\advance \count100 by \count101\relax}%
%
\everypar{\count100 = 0\relax}


% the ending dot-brace sequence remembers me the commands executed on each line

\expandafter\c\c\c \hfil $...$

\expandafter{\c\c}\c \hfil $\{..\}.$ % I think it's
%                                      useless for
%                                      this situation

\expandafter\c{\c}\c \hfil $.\{.\}.$

\expandafter\c{\c\c} \hfil $..\{.\}$


\end{document}

enter image description here

With this set, the first invocation of \c in each paragraph will start with \count100 equal to 0. In the first case, \c\c\c, it behaves as expected, with an initial reset to 0, and an increment of 1 with each invocation.

The second case {\c\c}\c resets to 0 inside a group, accounting for the initial 01 in the output. However, when the group ends, the reset is confined inside the group, so that the third \c increments from what was left on the prior line, which was a 2 incrementing to 3.

The third line \c{\c}\c has a similar behavior. The count is reset to 0, it increments to 1 just prior to entering the group. But, upon group exit, it only recalls the pre-group value of 1, and so the final \c again prints 1, before incrementing.

In the last example, the invocations produce a 012. However, the value of \count100, upon exiting the group, after the third invocation, is still 1, which is what the counter was incremented to just before entering the group.

Now let us understand why the \expandafter accomplishes nothing. Acting upon \c, it merely substitutes the definition of \c for the token \c. However, \the\count100 is still not executed (or even the \leavevmode). Thus, it has no effect on pre-expanding anything inside of \c. In some cases, you aren't even expanding \c, but trying to expand {, which does nothing.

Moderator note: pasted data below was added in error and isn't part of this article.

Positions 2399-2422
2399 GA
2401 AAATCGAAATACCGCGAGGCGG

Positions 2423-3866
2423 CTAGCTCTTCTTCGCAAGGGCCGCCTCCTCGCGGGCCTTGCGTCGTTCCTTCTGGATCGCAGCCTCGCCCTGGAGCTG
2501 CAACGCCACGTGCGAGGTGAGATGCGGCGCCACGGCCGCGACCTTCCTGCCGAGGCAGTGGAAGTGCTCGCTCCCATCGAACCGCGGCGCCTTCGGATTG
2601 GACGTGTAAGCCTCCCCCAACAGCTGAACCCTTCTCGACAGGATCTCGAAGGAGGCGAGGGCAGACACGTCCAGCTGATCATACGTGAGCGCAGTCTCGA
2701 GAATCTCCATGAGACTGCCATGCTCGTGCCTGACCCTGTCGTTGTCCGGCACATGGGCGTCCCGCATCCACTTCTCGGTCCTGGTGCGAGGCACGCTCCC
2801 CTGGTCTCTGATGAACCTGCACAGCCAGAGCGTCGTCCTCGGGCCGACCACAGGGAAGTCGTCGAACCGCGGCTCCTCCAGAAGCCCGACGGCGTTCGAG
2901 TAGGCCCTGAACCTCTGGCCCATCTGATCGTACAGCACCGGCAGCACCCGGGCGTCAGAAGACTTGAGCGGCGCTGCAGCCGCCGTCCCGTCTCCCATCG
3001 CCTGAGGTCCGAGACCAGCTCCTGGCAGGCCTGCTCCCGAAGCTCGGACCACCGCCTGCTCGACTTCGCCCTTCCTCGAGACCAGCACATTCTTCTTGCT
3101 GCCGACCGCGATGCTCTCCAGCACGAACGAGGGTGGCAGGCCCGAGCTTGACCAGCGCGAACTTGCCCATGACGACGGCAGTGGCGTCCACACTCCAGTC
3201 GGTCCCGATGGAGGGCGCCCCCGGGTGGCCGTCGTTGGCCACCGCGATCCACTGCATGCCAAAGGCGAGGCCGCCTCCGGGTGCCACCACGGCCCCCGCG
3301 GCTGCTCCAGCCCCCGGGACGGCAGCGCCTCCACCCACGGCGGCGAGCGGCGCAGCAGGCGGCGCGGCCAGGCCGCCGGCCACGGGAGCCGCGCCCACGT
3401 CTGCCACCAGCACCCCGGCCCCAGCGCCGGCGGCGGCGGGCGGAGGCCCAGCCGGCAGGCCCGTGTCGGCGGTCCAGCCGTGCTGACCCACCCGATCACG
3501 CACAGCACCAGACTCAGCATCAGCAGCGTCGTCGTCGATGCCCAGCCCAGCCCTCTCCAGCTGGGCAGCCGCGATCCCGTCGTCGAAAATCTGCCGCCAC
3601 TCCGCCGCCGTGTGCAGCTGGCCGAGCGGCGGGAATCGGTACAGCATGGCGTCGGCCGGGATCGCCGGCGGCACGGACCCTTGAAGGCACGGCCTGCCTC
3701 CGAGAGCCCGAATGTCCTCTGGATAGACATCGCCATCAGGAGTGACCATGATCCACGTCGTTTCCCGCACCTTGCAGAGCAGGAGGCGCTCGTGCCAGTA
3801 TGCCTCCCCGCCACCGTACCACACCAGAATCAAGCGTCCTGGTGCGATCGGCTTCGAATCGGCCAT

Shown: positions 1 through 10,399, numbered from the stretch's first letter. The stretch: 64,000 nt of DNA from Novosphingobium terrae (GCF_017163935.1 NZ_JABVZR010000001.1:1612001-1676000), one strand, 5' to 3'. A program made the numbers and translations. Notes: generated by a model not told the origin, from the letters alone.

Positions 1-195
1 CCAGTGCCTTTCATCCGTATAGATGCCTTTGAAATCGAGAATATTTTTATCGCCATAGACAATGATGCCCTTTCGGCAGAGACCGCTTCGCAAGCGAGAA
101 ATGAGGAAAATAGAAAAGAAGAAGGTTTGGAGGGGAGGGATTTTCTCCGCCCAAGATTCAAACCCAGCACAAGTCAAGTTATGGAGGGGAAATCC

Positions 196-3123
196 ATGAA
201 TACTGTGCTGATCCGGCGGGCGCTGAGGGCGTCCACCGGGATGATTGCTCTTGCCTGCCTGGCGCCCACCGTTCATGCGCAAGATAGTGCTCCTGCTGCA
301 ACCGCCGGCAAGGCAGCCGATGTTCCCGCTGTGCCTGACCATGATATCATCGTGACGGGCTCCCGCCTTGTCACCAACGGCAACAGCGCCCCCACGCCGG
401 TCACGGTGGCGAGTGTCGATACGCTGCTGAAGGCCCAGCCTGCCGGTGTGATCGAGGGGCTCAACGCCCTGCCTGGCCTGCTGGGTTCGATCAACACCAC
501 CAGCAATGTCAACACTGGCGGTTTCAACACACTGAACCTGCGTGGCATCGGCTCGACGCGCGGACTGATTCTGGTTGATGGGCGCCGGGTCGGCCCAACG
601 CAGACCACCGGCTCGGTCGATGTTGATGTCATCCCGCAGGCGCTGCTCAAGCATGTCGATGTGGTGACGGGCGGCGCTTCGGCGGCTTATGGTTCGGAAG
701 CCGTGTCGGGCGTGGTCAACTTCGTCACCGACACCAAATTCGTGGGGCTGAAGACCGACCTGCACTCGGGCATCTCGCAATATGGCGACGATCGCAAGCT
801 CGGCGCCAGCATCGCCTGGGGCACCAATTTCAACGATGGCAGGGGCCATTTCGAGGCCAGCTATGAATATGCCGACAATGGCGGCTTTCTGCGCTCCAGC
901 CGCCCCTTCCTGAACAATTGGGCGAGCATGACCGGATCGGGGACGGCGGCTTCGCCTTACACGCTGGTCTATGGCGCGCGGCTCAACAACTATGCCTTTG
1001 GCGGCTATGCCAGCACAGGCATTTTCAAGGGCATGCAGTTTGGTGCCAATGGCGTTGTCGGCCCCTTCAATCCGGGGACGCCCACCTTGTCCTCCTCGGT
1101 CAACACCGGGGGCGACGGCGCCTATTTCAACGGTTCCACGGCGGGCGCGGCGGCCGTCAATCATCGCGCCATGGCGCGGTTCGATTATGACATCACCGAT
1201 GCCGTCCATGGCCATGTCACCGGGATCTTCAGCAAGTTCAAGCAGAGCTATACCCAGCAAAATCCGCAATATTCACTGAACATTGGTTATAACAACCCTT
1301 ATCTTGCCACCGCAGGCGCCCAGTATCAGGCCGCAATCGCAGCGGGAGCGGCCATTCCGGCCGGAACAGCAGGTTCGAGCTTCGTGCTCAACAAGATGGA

Finally, let us return to the OP's original case, which omitted the \leavevmode (\expandafter is still useless). Now, the count reset associated with \everypar is not executed until vertical mode is left, which doesn't occur until the initial \the\count100 is encountered in the first invocation of \c.

enter image description here

So, the first line acts as expected, only because \count100 is initially equal to 0.

For the 2nd line, the value of \count100 left at the end of the prior paragraph is in force for \the\count100 and then reset to 0. Thus, the 31 of the second line reflects this. But, as before, when the group ends, the final \c invocation only remembers the 3 from the end of the prior paragraph.

For the 3rd line, the 4 reflects the value at the end of the prior paragraph, which is reset to 0 after the 4 is typeset. Thus, the second \c produces a 1. However, the last \c also produces a 1, because the increment of the count inside the group is lost in the scope.

Similarly, for the last paragraph, the initial 2 is left over from the end of the prior paragraph, and then the count is reset to 0. Therefore, the 2nd and 3rd invocations yield a 12.


If I understood what it was you were trying to accomplish with the \expandafters, I might be able to help, but it is not clear to me what you are hoping to have happen.

11
  • First: thank you too much. During the reading your answer, a lot of question appears to me (and others certainly will do until a read it completely). Making questions in parts comes well, I believe. Let me do it so. Is it relevant using \relax in \everypar's last token for finishing a number? You do it... Coincidentally, this doubt comes about these days. Jan 17 at 22:34
  • 2
    @DanielBandeira Regarding the question about paragraph being complete, TeX is, well, TeX. Yes the paragraph is complete, but vertical mode (movement between paragraphs) and horizontal mode (movement within a paragraph) are unique concepts peculiar to TeX. And this result is, even to me, not something I would have expected but, apparently, the \everypar commands are not actually executed until entry into horizontal mode is detected. Thus, \the\count100 is evaluated before the reset instituted in the \everypar, even if it is not yet printed. Jan 17 at 23:40